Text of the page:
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Michal was born to Jozef and Anna Bednarczyk on 27 April 1914 in Bolotowce, Poland.  He worked on the family farm before joining the Polish Army prior to the outbreak of the Second World War.


Michal fought in the September Campaign against the Germans, but was then captured by the Russians, who has invaded Poland two weeks after the Germans, and he was sent to a POW camp in Siberia.

When they reached the work camp in Siberia, they were told that this is where they would eventually die, but in the meantime, they had to work to earn their daily ration of bread. Aside from the extreme cold in winter, and extreme heat in summer, they had to contend with hordes of mosquitoes and black flies, as well as infestations of bed bugs in the barracks. There were no medical facilities in these camps, and diseases ran rampant, leading to a high death toll.

In June 1941, Germany turned on its ally, Russia. Stalin then quickly changed tactics and allied himself with the west so that the allies could help him defeat the Germans. This led to the signing of the Sikorski-Majewski agreement that called for the freeing of Poles imprisoned in POW camps and labour camps in the USSR, and the formation of a Polish Army in the southern USSR.

The news of this ‘amnesty’ did not reach every camp, but where it did become known, the men and boys soon made plans to make their way south to join the army. For most, this meant walking thousands of kilometres and only occasionally getting on a train for part of the journey.  Many did not make it, and those who did were emaciated skeletons by the time they got there. Luckily, Michal did learn of the ‘amnesty’ and made the difficult journey south to join the Polish army that was being formed in the USSR.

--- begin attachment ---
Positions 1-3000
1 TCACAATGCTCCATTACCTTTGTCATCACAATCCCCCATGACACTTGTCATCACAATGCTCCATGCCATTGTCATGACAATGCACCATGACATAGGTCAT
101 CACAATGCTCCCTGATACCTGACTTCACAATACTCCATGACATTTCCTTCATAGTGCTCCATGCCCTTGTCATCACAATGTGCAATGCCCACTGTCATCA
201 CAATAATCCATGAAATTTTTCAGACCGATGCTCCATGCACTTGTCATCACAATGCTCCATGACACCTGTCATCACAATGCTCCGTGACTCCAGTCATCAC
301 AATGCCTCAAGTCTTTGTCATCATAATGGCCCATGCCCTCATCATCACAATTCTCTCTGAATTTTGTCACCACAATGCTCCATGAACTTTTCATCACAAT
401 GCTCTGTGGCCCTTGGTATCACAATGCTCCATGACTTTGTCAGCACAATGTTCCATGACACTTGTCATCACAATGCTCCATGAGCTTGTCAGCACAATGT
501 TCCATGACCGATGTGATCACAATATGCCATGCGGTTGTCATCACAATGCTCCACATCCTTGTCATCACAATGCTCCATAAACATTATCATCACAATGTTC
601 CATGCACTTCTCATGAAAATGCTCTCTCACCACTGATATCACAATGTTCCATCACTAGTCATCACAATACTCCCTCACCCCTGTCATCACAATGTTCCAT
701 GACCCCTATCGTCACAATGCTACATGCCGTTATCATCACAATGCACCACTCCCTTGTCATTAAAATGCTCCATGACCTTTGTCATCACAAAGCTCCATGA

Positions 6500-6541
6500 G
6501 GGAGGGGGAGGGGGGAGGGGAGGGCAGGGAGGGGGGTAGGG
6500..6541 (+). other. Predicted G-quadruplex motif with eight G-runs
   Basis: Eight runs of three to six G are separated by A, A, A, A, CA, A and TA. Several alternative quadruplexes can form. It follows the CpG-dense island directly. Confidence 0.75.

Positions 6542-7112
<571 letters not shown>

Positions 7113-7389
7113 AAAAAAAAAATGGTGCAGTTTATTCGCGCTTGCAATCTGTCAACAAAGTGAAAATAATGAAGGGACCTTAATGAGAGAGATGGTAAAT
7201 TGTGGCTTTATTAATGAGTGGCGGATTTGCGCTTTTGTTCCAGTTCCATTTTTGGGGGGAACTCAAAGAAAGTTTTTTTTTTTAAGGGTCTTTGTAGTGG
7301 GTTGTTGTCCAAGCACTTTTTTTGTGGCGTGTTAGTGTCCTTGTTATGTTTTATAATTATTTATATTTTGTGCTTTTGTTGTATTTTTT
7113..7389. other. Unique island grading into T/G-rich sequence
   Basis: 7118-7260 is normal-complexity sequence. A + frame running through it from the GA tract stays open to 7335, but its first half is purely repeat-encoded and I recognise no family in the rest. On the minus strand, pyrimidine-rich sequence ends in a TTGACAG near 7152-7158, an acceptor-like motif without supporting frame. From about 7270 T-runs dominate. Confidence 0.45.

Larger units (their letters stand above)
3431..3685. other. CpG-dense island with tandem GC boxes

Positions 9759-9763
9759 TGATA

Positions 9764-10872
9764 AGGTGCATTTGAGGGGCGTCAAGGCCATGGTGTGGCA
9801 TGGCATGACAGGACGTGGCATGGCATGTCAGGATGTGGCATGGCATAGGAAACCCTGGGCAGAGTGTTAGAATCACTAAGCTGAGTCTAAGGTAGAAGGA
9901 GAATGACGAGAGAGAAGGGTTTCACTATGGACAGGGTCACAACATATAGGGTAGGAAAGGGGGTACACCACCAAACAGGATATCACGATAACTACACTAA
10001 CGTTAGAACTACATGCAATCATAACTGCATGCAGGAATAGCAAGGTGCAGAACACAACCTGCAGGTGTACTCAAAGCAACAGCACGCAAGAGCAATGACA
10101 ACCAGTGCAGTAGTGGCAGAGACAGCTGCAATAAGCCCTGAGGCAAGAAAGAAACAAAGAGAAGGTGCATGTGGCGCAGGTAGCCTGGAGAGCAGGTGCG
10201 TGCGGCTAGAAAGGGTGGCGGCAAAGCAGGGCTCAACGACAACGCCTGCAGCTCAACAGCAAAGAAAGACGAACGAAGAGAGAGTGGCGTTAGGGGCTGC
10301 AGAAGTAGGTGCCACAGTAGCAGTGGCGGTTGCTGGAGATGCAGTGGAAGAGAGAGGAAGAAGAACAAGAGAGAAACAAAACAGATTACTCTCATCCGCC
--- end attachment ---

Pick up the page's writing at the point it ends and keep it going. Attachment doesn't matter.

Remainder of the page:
General Anders was in charge of the army, and he tried hard to get the Russians to provide the food and equipment they had promised. When this became more and more impossible, he negotiated the right to evacuate the army to Persia, where the British would provide what was needed.

Anders insisted on taking as many of the civilians that had reached the army as possible. There were 2 mass evacuations: in March/April 1942, and in September 1942. Then Stalin changed his mind and closed the borders. Those who had not been evacuated were now stuck in the USSR.

The evacuation took place by ship over the Caspian Sea to Pahlavi in Persia (now Iran). The ships that were used were oil tankers and coal ships, and other ships that were not equipped to handle passengers. They were filthy and lacked even the basic necessities, like water and latrines. The soldiers and civilians filled these ships to capacity for the 1-2 day trip. When there were storms, the situation got even worse – with most of the passengers suffering sea sickness.

Michal served in the artillery division of the Polish 2nd Corps.  He participated with distinction in the famous battles of Monte Cassino, Ancona, and Bologna, and was decorated with many Polish and British medals.

After the War, Michal was sent to the UK, along with the rest of the Polish 2nd Corps. There he joined the Polish Resettlement Corps, until he was demobilized in 1948.

Michal met and married his wife Stephanie in the UK. After the birth of their son George, the family immigrated to Canada, settling in Winnipeg in 1951. After working as a labourer, Michal and Stephanie established "Mikes Fine Foods" in the heart of the North End where he served his neighbourhood for six years. Michal subsequently began a long and distinguished career in real estate, working with Atlas Realty and Royal Trust over a period of 35 years.

Michal was a longtime member of the St. John Cantius Fraternal Aid Society, acting as President for two terms. He was a member of the Polish Combatants Association, Branch 13, and of the Royal Canadian Legion. Michal and Stephanie were members of St. John Cantius Parish since the early 50s and singing in the choir was one of Michals greatest joys.

Michal passed away in Winnipeg on 20 March 2001, at the age of 87 years. He was buried at the Holy Ghost Cemetery in Winnipeg.

Copyright: Bednarczyk family

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